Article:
Tooth sensitivity or pain is often a symptom of tooth cavities, decay, or trauma. Receiving prompt care is essential to repair and save the tooth from further damage. Fortunately, visiting your dentist regularly can help identify and treat dental problems on time.
To treat cavities, the dentist will likely recommend dental fillings. Before the procedure, our dentist will examine and take X-rays of the teeth to determine the extent of the damage. If the damage is significant and the tooth’s pulp is infected, the dentist can recommend a root canal to remove the damage.
Next, they will numb you to prevent pain. Next, the dentist will remove the damaged or decayed parts of the tooth. It leaves behind a hollow space. The space is filled with a filling material. This guide explains the different materials for fillings, their benefits, and their disadvantages.
There are several types of dental fillings. Our dentist near you will help you select suitable material for your filling. These can include:
Silver amalgams are among the most popular and widely used materials for filling. The filling contains an alloy of metals such as Cooper, tin, silver, and mercury (make 50% of the mixture). The metallic alloy makes the filling highly durable and strong. With proper oral care and habits, silver amalgam can last more than 15 years.
Silver amalgam is ideal for back tooth restoration thanks to its strong and durable structure, as it can withstand the great forces of chewing. It’s also relatively cheaper than tooth-colored fillings like porcelain.
Silver amalgam fillings also come with downsides. Perhaps the key disadvantage is the poor aesthetics from the highly visible color of metals. Similarly, silver amalgam can cause teeth discoloration over time. Also, there are health concerns about the safety of mercury ingredients and the filling response to temperature changes. Some patients also complain about allergies.
Composite fillings are popular due to their tooth-colored nature. The fillings are made from a composite resin bonded into the tooth when filing the cavity. Composite fillings match the shade of your natural teeth, offering great aesthetics.
Another benefit of composite fillings is that it requires less tooth-shaving than amalgam fillings, preserving more natural teeth. It’s relatively strong and resists staining pretty well. They are also cheaper than alternative tooth-colored fillings like porcelain. However, they are more expensive than amalgam fillings.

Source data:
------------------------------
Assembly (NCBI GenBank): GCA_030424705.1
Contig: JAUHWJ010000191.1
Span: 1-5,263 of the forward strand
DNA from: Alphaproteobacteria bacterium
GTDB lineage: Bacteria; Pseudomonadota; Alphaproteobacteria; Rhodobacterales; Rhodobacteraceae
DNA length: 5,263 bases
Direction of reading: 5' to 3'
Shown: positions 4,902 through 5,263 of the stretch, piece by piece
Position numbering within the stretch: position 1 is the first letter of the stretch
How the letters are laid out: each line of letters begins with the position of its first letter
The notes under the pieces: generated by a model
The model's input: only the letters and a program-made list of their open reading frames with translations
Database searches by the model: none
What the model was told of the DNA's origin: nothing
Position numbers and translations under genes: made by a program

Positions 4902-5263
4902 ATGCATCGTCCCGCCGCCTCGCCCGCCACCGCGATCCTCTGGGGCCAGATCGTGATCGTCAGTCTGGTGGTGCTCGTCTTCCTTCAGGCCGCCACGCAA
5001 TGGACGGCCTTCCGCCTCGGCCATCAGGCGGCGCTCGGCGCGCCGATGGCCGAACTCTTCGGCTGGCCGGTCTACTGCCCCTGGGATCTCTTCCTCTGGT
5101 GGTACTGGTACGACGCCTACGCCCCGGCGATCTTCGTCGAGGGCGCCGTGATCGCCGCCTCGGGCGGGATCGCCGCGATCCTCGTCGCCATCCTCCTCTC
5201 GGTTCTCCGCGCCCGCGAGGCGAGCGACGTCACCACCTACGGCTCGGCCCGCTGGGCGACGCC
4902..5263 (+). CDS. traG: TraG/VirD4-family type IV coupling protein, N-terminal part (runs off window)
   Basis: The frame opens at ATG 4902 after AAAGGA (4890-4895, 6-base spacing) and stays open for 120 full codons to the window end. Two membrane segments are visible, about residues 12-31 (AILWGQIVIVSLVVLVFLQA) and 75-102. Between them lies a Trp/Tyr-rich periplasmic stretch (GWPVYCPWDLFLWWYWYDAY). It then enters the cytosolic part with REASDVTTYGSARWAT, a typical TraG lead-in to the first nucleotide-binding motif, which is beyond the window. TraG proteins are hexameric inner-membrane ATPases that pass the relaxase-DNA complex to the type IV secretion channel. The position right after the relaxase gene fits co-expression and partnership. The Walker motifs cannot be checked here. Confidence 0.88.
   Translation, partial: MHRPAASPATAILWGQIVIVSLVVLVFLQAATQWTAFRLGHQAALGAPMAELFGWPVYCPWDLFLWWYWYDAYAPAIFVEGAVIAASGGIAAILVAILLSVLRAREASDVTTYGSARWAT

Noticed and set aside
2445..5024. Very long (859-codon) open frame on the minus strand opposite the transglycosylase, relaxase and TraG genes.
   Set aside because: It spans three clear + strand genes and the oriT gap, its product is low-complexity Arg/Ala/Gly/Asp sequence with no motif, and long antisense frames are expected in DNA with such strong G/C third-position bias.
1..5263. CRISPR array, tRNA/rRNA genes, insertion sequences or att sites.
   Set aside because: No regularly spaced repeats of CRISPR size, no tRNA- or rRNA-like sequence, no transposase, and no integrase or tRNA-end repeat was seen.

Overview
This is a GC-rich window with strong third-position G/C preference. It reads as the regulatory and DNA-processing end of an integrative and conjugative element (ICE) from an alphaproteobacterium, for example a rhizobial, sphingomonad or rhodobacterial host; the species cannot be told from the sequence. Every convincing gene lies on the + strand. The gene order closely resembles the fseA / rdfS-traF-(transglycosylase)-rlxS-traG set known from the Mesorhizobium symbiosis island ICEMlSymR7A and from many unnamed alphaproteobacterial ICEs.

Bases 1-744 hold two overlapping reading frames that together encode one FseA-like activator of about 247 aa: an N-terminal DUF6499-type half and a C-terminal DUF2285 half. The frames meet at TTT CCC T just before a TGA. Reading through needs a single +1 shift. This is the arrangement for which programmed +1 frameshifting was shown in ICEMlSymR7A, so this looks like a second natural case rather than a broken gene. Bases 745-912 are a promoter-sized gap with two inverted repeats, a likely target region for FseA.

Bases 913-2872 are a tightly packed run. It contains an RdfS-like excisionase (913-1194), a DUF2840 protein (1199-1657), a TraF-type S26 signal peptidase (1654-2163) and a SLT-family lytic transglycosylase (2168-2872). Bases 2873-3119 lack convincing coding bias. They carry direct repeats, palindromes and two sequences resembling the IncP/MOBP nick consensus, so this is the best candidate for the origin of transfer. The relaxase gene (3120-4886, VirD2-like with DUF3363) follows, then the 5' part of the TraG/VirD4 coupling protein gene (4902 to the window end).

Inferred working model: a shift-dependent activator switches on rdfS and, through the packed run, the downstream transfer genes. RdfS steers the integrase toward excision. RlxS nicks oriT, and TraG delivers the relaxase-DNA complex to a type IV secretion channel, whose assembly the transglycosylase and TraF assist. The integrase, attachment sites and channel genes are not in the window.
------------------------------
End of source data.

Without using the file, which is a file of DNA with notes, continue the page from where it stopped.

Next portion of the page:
On the downside, a composite filling isn’t as strong and long-lasting as other fillings. On average, they last for 7 – 10 years. Similarly, they can’t be whitened or bleached if they get stained.
You can consider gold fillings if you want a highly sturdy and long-lasting filling option. These fillings contain alloys of gold and other metals like copper. Gold fillings won’t corrode or discolor your natural teeth, unlike amalgam fillings. With proper care, these filings can last for longer than 15 years.
As far as aesthetics are concerned, it depends on the patient’s preferences. Some patients like the gold color of gold fillings, while others don’t.
On the downside, gold fillings are almost seven times more expensive than amalgam fillings. Similarly, placing gold fillings requires more than one dental appointment. You might even need to get a temporary filling.
Ceramic or porcelain fillings are the strongest and most durable tooth-colored fillings. These fillings are made from porcelain, making them very strong and long-lasting. Thanks to their great aesthetics, they are customized to match the shade of your teeth. Similarly, ceramic fillings resist wear and staining better than natural teeth. They can last for 15 or more years.
Like gold fillings, ceramic fillings require more than one dental visit to install, and they are also more expensive than amalgam and composite resin.
These filings contain a special type of glass material and acrylic. Glass Ionomer fillings repair teeth among young children. Their greatest advantage is releasing fluoride, which strengthens and protects the teeth against cavities.
On the downside, these fillings are significantly weak, making them highly susceptible to fractures. On average, these fillings last for about 2 – 5 years. They don’t also match the shade of the natural teeth as composite fillings.